New York confirmed five cases of the omicron variant of the coronavirus on Thursday, bringing the number of states with cases of the troubling strain to five as President Joe Biden announced new measures to combat a winter surge in COVID-19 infections.
New York Gov. Kathy Hochul urged residents not to be alarmed, saying health officials expected the variant to appear in the state and that the cases announced should only serve as a reminder to Americans to get vaccinated and continue social-distancing measures.
"This is not a cause for major alarm," Hochul said at a news conference alongside New York Mayor Bill de Blasio. "We are in a far better place," she added, noting: "The best thing everyone can do is to realize we are not defenseless against this variant at all, that vaccines, we know, are going to ensure there is less severe symptoms."
The state joins Minnesota, Hawaii and Colorado, which have all announced positive cases of the omicron strain after California said Wednesday it had detected the first known strain in the U.S. in a traveler who had recently returned from South Africa. The latest cases bring the total number of known omicron infections in the U.S. to 10.
The omicron variant was first seen in South Africa and Botswana and has prompted concern among researchers who point to its large number of mutations, which could affect its transmissibility or allow it to bypass currently available vaccines.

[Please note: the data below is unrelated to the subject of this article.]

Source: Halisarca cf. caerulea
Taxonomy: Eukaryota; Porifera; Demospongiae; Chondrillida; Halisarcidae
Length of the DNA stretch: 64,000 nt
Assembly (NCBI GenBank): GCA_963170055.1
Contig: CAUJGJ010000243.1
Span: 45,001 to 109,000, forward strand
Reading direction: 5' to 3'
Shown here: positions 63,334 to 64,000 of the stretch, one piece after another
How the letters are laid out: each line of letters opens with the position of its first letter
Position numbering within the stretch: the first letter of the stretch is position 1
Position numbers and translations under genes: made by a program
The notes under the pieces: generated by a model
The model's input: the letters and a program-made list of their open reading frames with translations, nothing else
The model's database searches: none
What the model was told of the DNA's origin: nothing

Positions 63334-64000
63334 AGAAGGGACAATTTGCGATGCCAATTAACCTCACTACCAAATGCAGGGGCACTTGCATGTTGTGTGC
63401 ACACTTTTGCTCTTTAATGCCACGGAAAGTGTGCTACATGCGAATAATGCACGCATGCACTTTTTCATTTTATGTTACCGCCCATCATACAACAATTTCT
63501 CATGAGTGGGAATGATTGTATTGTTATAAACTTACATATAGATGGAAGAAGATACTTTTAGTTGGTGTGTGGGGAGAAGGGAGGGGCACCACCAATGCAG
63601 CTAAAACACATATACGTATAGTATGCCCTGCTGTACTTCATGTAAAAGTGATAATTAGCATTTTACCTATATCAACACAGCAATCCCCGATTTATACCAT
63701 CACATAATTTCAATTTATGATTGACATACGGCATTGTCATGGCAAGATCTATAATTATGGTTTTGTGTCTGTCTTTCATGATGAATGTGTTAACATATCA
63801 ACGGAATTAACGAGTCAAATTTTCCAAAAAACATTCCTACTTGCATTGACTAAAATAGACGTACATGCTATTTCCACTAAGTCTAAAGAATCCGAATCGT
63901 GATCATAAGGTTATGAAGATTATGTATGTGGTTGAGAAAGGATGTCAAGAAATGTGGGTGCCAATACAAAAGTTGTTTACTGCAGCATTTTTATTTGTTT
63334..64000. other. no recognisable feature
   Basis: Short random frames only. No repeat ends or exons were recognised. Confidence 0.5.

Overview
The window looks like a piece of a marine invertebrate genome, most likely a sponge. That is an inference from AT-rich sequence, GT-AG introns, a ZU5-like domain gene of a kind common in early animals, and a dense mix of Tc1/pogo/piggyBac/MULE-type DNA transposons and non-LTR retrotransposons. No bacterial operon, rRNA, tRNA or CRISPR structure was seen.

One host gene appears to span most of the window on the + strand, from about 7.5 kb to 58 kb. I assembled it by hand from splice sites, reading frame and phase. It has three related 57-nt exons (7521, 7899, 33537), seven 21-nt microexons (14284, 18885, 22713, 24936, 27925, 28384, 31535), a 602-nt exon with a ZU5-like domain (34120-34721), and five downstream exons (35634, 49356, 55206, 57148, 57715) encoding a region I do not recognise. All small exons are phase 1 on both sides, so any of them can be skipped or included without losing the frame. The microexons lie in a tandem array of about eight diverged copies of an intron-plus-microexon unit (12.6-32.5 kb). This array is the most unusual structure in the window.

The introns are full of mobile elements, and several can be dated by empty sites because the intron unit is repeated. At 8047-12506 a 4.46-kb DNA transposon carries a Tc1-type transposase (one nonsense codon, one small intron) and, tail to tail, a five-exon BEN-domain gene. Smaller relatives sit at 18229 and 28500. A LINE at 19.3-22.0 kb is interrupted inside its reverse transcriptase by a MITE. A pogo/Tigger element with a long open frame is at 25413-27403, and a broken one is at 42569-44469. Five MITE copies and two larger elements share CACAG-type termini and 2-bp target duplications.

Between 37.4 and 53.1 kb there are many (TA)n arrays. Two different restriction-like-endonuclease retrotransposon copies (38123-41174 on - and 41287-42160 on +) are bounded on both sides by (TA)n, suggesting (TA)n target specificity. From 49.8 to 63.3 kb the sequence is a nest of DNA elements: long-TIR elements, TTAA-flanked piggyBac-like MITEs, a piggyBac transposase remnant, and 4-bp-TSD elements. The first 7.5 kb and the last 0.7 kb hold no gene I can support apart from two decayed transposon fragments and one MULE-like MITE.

Researchers are still racing to learn more about the omicron variant, however, and much remains unknown about its capabilities. Officials have warned that the threat of the delta variant, which is highly transmissible, remains, pointing to figures that still show high levels of transmission in many places around the nation.
Biden on Thursday announced a raft of new measures meant to stop the spread of the virus. On Thursday, the president said private health insurers will soon be required to reimburse patients for at-home COVID-19 tests, and he emphasized a strategy to see that all Americans get booster shots of a coronavirus vaccine. The White House also said it would expand family vaccination sites and tighten requirements for international travelers.
"We're going to fight this variant with science and speed, not chaos and confusion," Biden said Thursday. "This is a moment we can put the divisiveness behind us, I hope.
This article originally appeared on HuffPost and has been updated.
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